on a movie channel while staying at a hotel recently. The acting was
good, but I am surprised at the accolades of other reviewers. The plot
was sort of simple, but my main problem was the ending. So I guess this
is a spoiler, although other reviewers have mentioned how it ends.
The story begins in 1916, when Colbert is a very young school teacher, probably early 20s. Her student who is going to be the presidential candidate is about 10 or 12. Now at the end, they say that a quarter of a century has passed. That's 25 years. The movie was made in 1941, so that would be just about right. However, Colbert is now an elderly woman, complete with these awful glasses and gray hair in a bun. Her student, who is now the presidential candidate, is a middle aged man with graying hair. His wife, who was also Colbert's student, is an overweight middled aged woman who looks about 50.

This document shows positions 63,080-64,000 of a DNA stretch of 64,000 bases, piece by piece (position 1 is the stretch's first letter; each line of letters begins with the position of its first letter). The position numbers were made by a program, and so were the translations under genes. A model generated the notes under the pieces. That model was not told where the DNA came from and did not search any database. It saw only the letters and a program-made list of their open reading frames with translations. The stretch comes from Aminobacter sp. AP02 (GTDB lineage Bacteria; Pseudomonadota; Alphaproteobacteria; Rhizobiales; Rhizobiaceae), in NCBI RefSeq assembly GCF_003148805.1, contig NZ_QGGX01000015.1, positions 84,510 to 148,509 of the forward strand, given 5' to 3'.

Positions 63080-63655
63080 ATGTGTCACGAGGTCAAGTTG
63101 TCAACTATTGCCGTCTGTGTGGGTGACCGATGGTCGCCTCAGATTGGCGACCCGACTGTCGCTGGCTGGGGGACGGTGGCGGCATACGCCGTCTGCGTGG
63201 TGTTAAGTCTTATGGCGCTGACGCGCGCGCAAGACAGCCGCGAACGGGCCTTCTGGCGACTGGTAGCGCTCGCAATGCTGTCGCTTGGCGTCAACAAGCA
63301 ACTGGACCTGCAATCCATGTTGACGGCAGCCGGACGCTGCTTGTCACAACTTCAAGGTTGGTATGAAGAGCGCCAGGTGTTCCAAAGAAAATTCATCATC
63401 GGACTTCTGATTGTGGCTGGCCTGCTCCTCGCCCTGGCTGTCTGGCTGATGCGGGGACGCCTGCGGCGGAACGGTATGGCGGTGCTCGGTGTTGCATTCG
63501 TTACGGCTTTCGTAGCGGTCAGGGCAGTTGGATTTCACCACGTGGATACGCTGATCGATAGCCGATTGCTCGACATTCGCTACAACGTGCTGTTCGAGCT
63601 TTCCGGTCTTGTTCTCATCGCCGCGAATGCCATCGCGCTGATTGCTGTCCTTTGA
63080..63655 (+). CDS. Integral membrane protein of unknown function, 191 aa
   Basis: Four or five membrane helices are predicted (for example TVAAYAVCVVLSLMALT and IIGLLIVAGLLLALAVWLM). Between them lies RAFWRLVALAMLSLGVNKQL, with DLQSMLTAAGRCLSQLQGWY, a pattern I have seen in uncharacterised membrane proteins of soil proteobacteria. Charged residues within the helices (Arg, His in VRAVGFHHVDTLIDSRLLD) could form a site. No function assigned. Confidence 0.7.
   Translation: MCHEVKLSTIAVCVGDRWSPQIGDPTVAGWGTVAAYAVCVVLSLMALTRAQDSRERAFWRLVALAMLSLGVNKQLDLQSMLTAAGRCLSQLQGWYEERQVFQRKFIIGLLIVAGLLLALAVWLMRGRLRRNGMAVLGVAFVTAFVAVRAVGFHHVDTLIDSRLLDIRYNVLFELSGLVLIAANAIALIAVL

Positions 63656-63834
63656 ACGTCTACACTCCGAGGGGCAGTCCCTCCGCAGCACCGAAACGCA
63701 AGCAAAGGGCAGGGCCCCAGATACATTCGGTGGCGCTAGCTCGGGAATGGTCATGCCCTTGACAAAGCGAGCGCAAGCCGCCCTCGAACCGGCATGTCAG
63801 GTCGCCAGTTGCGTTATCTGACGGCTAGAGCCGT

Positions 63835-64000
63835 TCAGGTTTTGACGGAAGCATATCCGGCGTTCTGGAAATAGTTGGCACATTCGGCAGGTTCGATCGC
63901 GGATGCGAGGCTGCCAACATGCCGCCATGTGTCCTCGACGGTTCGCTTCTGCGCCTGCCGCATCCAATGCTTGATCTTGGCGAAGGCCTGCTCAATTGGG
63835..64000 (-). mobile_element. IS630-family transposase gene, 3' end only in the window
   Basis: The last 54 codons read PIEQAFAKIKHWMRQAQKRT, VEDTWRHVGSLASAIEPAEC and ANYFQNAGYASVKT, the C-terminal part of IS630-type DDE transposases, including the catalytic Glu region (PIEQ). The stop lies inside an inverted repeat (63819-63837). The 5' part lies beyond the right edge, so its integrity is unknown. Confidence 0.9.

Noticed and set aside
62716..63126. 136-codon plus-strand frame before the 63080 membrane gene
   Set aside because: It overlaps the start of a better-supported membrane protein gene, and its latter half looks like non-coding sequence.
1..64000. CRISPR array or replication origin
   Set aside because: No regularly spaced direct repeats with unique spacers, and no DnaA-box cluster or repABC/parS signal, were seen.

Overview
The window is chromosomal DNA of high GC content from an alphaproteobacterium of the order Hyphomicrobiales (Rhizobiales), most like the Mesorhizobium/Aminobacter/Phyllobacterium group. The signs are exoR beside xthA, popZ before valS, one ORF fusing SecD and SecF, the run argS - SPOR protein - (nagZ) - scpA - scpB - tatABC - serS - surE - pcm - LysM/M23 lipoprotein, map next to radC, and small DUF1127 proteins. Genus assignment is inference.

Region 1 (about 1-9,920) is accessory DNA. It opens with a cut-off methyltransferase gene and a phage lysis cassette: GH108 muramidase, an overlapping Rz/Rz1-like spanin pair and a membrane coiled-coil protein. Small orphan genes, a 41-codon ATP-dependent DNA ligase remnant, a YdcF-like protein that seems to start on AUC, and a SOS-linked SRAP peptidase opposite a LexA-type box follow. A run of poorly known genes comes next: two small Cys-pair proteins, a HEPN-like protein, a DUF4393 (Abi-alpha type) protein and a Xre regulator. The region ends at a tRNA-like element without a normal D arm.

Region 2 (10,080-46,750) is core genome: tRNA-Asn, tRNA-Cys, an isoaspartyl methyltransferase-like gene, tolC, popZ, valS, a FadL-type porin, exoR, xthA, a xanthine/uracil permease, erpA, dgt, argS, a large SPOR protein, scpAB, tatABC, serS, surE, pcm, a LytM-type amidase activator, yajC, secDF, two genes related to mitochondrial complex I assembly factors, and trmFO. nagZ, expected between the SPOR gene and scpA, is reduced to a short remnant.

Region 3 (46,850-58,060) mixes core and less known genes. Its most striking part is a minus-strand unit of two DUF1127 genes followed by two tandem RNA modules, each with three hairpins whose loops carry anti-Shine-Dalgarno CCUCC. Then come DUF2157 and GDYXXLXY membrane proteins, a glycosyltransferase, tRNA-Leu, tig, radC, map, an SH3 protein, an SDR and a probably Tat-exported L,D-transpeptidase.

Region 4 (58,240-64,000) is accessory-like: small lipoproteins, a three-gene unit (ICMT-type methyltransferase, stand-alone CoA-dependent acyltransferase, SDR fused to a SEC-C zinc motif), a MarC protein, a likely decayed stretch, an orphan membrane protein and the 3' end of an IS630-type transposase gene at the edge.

Uh, excuse me, but if Colber was about 23 at the start, let's do the math. Now she is 48 years old--hardly a dottering old bag who looks like she's ready for a nursing home. Her students were not that much younger than her, and both of them would still be quite young at age 35.
What were the producer and director thinking? Didn't anyone else notice this? It's also a little hard to imagine that by age 35, especially in that time period, that the former student would be running for president.